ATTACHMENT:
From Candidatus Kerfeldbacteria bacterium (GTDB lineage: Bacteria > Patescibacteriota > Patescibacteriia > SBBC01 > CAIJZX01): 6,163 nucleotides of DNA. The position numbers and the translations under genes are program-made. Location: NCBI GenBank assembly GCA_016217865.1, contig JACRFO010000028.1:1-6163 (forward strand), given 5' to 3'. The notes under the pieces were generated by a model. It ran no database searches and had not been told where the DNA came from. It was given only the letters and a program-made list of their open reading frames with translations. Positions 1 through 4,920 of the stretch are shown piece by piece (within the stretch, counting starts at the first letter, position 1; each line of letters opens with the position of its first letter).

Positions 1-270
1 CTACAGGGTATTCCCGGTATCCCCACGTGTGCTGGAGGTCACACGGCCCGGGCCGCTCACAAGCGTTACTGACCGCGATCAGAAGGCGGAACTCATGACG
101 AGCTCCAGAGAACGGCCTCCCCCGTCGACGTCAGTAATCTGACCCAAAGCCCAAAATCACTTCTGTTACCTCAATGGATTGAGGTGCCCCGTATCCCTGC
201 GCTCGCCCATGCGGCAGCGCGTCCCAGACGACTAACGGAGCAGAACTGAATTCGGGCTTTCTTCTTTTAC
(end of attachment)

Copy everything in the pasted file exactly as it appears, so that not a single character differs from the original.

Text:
From Candidatus Kerfeldbacteria bacterium (GTDB lineage: Bacteria > Patescibacteriota > Patescibacteriia > SBBC01 > CAIJZX01): 6,163 nucleotides of DNA. The position numbers and the translations under genes are program-made. Location: NCBI GenBank assembly GCA_016217865.1, contig JACRFO010000028.1:1-6163 (forward strand), given 5' to 3'. The notes under the pieces were generated by a model. It ran no database searches and had not been told where the DNA came from. It was given only the letters and a program-made list of their open reading frames with translations. Positions 1 through 4,920 of the stretch are shown piece by piece (within the stretch, counting starts at the first letter, position 1; each line of letters opens with the position of its first letter).

Positions 1-270
1 CTACAGGGTATTCCCGGTATCCCCACGTGTGCTGGAGGTCACACGGCCCGGGCCGCTCACAAGCGTTACTGACCGCGATCAGAAGGCGGAACTCATGACG
101 AGCTCCAGAGAACGGCCTCCCCCGTCGACGTCAGTAATCTGACCCAAAGCCCAAAATCACTTCTGTTACCTCAATGGATTGAGGTGCCCCGTATCCCTGC
201 GCTCGCCCATGCGGCAGCGCGTCCCAGACGACTAACGGAGCAGAACTGAATTCGGGCTTTCTTCTTTTAC